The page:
This is the seventh in a series of posts spotlighting recently released email from Governor Tim Kaine’s administration. These posts are not meant to be comprehensive but to encourage further exploration in the Kaine administration records (electronic and paper).
The Library of Virginia is pleased to announce the release of an additional 15,381 emails from the administration of Governor Timothy M. Kaine (2006-2010). This batch comprises email from individuals in Kaine’s Office of the Secretary of Technology. Since January 2014, the Library has made 130,644 emails from the Kaine administration freely available online.
Aneesh Chopra held the position of secretary of technology for the vast majority of the Kaine administration. In this role, Chopra focused on a number of different areas. The following are but a few examples of the kinds of things that Chopra worked on during his time as secretary. For the complete picture, you will need to jump into the collection and start digging.
The Virginia Information Technologies Agency (VITA)-Northrup Grumman partnership was created during the administration of Governor Mark Warner (2002-2006) but it came fully into being during the administration of Governor Kaine. As the secretary of technology, Chopra had to deal with the issues surrounding the full implementation of the plan and smooth over the concerns of state agencies and local government.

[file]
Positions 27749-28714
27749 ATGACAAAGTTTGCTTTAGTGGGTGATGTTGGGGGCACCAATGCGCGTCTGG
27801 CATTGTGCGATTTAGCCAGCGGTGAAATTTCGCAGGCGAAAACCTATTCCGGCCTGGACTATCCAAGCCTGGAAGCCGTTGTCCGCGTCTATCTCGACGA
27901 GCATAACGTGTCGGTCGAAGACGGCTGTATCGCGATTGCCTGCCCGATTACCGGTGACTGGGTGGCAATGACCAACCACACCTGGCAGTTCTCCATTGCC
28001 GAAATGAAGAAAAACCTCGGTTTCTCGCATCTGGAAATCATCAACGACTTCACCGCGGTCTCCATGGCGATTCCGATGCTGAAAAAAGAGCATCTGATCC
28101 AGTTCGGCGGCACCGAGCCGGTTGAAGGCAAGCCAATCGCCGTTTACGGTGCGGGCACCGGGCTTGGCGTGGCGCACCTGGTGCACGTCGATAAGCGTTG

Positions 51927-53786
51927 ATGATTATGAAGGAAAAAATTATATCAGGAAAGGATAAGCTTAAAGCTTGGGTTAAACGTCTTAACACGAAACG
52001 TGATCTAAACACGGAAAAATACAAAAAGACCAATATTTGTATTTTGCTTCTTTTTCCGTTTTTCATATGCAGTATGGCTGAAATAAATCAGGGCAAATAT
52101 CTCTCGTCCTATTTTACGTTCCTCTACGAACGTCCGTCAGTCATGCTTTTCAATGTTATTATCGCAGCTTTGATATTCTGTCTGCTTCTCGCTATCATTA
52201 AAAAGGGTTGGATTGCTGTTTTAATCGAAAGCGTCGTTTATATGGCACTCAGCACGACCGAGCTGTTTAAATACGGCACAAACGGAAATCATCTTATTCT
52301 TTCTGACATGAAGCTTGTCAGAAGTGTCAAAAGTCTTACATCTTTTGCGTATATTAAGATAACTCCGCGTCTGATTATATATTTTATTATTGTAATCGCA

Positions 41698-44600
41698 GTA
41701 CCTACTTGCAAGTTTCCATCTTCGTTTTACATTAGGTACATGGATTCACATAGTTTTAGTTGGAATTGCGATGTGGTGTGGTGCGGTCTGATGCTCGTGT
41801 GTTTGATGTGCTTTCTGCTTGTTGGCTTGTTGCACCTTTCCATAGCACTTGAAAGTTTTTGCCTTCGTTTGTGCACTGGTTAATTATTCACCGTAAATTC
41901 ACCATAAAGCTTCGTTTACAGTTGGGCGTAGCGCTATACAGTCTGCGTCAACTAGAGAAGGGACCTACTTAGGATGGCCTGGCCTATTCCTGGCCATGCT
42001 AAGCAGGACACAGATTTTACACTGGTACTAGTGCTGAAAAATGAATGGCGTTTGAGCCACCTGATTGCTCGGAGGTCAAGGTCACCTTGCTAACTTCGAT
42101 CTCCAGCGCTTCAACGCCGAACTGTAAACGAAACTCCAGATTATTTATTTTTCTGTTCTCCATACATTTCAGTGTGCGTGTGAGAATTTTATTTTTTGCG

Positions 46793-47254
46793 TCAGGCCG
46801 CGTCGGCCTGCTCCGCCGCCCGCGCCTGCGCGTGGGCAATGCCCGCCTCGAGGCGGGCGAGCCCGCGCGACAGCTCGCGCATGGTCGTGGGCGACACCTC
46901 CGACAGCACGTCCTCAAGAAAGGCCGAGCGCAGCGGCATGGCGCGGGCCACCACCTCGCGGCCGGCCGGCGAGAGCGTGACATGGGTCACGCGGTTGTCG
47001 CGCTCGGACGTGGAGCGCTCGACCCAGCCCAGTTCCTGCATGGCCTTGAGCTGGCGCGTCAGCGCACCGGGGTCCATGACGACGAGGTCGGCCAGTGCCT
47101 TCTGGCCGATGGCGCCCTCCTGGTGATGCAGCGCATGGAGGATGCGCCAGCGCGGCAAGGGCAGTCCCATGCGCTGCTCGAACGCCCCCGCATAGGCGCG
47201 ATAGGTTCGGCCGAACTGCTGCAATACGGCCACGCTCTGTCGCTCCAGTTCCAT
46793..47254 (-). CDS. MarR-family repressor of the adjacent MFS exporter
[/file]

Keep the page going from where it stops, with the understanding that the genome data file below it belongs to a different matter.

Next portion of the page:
Finally, because of his backgrounds and interests, Chopra was involved in issues of information technology relating to health care.
The Library of Virginia’s Kaine Email Project makes the email records from the administration of Governor Timothy M. Kaine, Virginia’s 70th governor (2006–2010), accessible online. Users can search and view email records from the Governor’s Office and his cabinet secretaries; learn about other public records from the Kaine Administration; go behind the scenes to see how the Library of Virginia made the email records available; and read what others are saying about the collection. Previous posts spotlighted personal stories, transportation, the state budget and the Kaine records officers. This project would not have been possible without funding provided by Congress for the Library Services and Technology Act (LSTA).
-Ben Bromley, State Records Archivist